MOST Scots want controversial new hate crime laws scrapped, polling has found.

A new survey commissioned by the Alba Party found that 68.6% of people thought the Scottish Government should bin the Hate Crime Act with 31.4% in favour of keeping it, excluding those undecided.

Overall, 34.9% said they did not know whether the legislation should be kept.

Alba have launched a petition to have the Hate Crime Act scrapped.

The legislation introduces new offences of stirring up hatred against people based on their religion, transgender identity, and age.

READ MORE: Top law professor blames Police Scotland for hate crime misinformation

Experts say the threshold for prosecution is high and that it is unlikely many people will be prosecuted under the legislation.

Nonetheless, critics have raised concerns it could have a chilling effect on freedom of speech and top law professor James Chalmers of Glasgow University, who helped on the review which spawned the law, told the Sunday National the police had failed to emphasise the free speech protections in the Act.

Alba MSP Ash Regan was a key supporter of the legislation as it wound its way through Parliament when she was in the SNP and served as the community safety minister.

She has since changed her mind and alleged the SNP duped her into supporting it.

The National: Ash Regan

Regan (above) said: “The chilling effect of Humza Yousaf’s Hate Crime Act has already begun, and the original vision of the bill is lost.

“Today’s poll shows that an overwhelming majority of Scots want to see the act repealed. The First Minister must listen to the views of the people of Scotland and I would call on my former colleagues in the SNP, and others across Parliament, to now side with those that want to see this act repealed.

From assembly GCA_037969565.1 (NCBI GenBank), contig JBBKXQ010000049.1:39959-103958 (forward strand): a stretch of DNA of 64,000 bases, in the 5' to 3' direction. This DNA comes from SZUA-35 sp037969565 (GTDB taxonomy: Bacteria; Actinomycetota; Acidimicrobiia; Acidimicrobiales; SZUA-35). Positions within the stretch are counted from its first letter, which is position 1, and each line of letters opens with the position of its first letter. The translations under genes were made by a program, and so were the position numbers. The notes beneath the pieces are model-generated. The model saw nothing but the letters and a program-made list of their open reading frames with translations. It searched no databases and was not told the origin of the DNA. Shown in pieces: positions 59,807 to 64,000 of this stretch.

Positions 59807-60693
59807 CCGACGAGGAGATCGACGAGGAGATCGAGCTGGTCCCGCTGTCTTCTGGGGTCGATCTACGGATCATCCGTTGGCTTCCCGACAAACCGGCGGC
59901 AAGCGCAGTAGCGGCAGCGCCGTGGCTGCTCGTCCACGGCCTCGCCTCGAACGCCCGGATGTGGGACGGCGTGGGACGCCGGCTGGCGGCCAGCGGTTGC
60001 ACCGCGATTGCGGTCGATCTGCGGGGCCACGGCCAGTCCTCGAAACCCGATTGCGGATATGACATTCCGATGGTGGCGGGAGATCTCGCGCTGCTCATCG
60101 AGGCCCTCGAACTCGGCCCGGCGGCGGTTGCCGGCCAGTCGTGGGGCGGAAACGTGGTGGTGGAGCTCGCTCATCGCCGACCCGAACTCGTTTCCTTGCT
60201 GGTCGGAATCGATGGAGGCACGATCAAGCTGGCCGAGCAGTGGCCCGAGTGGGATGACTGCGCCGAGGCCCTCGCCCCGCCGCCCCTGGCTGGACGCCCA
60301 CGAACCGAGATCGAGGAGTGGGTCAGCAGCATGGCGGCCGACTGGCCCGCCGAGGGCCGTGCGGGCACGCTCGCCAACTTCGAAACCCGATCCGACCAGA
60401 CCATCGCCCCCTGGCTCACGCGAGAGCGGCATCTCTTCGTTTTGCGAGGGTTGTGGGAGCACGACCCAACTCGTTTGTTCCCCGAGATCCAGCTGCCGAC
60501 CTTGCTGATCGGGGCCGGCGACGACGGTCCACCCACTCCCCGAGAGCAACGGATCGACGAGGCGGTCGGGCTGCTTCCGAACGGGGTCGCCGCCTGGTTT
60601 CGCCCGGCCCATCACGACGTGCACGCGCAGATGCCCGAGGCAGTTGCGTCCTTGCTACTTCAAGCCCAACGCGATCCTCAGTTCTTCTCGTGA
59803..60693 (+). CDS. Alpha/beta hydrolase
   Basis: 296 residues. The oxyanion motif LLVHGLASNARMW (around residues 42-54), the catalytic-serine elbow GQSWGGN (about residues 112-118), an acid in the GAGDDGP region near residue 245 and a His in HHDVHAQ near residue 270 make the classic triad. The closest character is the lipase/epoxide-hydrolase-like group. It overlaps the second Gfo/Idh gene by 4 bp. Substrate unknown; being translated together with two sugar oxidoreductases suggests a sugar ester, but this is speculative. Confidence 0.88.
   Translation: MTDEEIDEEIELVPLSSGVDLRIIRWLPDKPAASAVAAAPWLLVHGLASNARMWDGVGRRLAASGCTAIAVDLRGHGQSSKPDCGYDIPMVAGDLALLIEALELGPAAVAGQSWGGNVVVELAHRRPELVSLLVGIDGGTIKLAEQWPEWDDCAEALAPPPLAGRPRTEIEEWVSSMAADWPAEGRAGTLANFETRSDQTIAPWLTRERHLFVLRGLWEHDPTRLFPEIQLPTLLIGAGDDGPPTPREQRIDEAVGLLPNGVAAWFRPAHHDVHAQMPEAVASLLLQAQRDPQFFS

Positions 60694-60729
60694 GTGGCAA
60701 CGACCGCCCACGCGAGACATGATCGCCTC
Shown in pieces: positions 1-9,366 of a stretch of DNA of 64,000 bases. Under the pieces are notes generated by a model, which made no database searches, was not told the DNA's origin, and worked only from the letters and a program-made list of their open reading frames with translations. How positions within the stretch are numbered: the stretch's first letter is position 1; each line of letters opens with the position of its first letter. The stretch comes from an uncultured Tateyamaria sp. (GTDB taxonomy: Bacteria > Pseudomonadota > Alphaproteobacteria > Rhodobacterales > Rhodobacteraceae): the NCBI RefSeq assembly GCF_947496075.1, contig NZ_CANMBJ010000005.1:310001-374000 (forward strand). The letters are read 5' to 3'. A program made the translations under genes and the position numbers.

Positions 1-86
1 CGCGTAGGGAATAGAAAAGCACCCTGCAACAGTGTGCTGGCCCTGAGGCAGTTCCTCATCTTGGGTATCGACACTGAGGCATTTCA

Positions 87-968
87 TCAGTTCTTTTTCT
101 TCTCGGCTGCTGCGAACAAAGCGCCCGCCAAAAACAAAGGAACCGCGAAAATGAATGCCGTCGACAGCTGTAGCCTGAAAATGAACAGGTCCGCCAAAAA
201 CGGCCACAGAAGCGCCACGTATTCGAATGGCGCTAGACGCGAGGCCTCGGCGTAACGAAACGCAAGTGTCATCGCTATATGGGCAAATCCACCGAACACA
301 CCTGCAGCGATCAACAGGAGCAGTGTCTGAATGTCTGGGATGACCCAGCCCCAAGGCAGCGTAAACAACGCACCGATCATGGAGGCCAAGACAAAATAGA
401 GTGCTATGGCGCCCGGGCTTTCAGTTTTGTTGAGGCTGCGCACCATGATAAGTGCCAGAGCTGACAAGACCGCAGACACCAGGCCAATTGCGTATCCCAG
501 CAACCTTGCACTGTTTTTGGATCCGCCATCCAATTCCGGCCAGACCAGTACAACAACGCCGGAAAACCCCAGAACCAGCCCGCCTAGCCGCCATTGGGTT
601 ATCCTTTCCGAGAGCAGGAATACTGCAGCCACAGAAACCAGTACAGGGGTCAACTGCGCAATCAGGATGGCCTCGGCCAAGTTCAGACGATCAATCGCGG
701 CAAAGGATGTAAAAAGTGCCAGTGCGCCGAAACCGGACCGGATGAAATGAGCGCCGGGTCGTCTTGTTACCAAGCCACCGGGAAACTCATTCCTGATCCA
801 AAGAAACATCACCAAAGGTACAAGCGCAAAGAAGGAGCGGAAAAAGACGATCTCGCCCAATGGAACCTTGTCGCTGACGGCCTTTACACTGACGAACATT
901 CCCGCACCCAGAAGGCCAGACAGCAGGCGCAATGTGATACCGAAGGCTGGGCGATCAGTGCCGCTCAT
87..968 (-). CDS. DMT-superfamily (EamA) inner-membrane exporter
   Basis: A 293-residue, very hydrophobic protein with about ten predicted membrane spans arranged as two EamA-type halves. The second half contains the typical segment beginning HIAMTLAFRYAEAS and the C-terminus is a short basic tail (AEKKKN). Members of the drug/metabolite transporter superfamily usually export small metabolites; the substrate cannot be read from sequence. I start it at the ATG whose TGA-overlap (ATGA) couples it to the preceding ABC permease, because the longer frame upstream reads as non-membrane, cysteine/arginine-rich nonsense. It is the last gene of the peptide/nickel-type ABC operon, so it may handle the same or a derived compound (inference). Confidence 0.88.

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“The Government has either displayed incompetence in the legislative process or they have deliberately misled to enable the bill to pass through parliament seamlessly.

“The root cause of this, and other legislative failures, is the erosion of good governance to safeguard our legislative processes. It’s time to put Scotland’s governance back onto a competent footing and the first step in doing so would be to repeal this act.”

A representative sample of 1085 adults were interviewed by polling firm Find Out Now from April 3 to April 5.

A Scottish Government spokesperson said: “The Hate Crime Act will help to tackle the harm caused by hatred and prejudice and provide greater protections for victims and communities.

"The legislation does not prevent people expressing controversial, challenging or offensive views, nor does it seek to stifle criticism or rigorous debate in any way, and the right to freedom of expression is specifically built into the Act.

“The Act has a high threshold for criminality. For the new offences in the legislation, it has to be proven that the behaviour is threatening or abusive and that it is intended to stir up hatred.

“We know the impact on those on the receiving end of such behaviour, whether it’s physical, verbal or online attacks, can be traumatic and life-changing and we want to protect those affected.”